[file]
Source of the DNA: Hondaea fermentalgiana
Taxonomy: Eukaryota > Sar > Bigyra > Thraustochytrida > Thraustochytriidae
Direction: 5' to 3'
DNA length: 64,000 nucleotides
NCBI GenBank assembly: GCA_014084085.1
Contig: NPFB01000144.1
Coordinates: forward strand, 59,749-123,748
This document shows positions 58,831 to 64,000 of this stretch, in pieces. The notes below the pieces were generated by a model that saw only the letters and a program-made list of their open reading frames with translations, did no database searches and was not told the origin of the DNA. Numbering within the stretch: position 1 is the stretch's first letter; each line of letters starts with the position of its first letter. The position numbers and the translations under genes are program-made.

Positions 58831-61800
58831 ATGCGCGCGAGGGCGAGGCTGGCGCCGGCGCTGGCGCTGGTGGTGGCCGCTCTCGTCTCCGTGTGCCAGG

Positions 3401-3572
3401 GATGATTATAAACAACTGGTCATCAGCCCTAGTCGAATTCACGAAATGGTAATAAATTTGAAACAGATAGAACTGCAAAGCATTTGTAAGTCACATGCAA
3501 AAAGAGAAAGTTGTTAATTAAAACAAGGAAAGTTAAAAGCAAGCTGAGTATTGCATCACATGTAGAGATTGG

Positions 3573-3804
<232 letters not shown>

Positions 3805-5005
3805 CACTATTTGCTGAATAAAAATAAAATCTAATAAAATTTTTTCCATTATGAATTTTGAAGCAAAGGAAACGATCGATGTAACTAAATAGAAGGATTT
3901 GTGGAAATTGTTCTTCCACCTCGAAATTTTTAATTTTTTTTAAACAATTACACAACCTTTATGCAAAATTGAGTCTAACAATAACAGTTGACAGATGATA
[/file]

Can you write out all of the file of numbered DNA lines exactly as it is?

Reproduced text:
Source of the DNA: Hondaea fermentalgiana
Taxonomy: Eukaryota > Sar > Bigyra > Thraustochytrida > Thraustochytriidae
Direction: 5' to 3'
DNA length: 64,000 nucleotides
NCBI GenBank assembly: GCA_014084085.1
Contig: NPFB01000144.1
Coordinates: forward strand, 59,749-123,748
This document shows positions 58,831 to 64,000 of this stretch, in pieces. The notes below the pieces were generated by a model that saw only the letters and a program-made list of their open reading frames with translations, did no database searches and was not told the origin of the DNA. Numbering within the stretch: position 1 is the stretch's first letter; each line of letters starts with the position of its first letter. The position numbers and the translations under genes are program-made.

Positions 58831-61800
58831 ATGCGCGCGAGGGCGAGGCTGGCGCCGGCGCTGGCGCTGGTGGTGGCCGCTCTCGTCTCCGTGTGCCAGG

Positions 3401-3572
3401 GATGATTATAAACAACTGGTCATCAGCCCTAGTCGAATTCACGAAATGGTAATAAATTTGAAACAGATAGAACTGCAAAGCATTTGTAAGTCACATGCAA
3501 AAAGAGAAAGTTGTTAATTAAAACAAGGAAAGTTAAAAGCAAGCTGAGTATTGCATCACATGTAGAGATTGG

Positions 3573-3804
<232 letters not shown>

Positions 3805-5005
3805 CACTATTTGCTGAATAAAAATAAAATCTAATAAAATTTTTTCCATTATGAATTTTGAAGCAAAGGAAACGATCGATGTAACTAAATAGAAGGATTT
3901 GTGGAAATTGTTCTTCCACCTCGAAATTTTTAATTTTTTTTAAACAATTACACAACCTTTATGCAAAATTGAGTCTAACAATAACAGTTGACAGATGATA